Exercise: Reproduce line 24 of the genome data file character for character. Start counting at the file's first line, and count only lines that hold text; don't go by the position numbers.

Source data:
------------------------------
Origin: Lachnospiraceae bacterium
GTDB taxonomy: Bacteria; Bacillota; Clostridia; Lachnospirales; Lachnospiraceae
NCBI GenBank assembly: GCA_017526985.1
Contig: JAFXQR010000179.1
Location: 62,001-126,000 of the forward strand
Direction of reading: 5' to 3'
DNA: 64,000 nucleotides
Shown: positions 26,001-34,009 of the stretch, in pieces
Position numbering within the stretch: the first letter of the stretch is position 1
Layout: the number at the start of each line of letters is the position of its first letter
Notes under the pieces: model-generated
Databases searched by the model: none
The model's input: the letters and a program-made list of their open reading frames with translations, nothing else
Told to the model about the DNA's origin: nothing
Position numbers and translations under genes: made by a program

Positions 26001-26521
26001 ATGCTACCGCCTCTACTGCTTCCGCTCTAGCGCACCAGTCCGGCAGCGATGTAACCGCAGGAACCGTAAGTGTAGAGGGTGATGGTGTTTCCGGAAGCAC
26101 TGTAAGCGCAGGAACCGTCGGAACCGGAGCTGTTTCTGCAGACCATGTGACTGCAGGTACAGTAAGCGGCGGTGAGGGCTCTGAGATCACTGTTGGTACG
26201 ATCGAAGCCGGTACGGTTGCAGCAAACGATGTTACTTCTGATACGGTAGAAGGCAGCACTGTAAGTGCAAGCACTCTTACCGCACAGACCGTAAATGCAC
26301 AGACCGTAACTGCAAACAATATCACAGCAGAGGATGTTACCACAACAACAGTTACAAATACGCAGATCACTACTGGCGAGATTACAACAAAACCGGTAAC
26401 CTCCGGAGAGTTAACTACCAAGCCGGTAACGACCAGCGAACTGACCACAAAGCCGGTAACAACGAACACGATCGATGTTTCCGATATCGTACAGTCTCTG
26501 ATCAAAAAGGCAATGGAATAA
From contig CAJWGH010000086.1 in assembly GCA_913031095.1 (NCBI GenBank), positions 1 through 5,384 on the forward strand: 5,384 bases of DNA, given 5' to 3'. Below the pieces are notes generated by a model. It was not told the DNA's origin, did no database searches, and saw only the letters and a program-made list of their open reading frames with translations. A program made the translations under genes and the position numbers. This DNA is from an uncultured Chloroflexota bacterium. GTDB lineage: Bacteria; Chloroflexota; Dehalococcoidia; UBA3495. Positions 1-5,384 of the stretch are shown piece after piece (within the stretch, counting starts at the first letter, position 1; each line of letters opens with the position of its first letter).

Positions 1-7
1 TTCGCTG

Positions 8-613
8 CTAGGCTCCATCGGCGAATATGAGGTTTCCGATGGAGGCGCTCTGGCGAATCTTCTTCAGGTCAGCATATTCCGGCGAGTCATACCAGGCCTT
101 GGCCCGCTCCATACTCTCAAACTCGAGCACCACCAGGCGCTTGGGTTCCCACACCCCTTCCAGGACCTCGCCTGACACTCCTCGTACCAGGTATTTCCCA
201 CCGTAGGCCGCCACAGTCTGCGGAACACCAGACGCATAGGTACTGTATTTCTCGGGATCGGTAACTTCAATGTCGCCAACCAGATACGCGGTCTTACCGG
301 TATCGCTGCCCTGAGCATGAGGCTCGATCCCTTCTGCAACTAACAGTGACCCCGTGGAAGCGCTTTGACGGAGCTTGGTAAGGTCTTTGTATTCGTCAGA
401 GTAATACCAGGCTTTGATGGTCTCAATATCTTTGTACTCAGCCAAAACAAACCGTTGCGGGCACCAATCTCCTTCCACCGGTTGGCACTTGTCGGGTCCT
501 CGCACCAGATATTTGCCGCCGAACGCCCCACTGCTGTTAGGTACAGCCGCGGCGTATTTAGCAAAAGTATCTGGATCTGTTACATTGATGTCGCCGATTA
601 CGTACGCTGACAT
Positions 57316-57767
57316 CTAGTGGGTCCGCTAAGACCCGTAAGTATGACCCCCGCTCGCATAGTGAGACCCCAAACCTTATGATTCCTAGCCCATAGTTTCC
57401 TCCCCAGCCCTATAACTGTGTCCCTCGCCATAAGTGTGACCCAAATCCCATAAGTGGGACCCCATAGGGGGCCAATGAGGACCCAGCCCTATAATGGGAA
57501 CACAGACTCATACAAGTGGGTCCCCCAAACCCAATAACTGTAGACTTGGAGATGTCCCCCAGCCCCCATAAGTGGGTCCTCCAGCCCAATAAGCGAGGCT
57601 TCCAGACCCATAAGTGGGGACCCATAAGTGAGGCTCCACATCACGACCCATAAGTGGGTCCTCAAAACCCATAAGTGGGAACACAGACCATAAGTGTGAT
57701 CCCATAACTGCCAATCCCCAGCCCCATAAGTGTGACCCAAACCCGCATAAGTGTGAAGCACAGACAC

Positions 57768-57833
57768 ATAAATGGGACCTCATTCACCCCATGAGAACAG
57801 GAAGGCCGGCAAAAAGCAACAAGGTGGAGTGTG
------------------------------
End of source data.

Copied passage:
Positions 1-7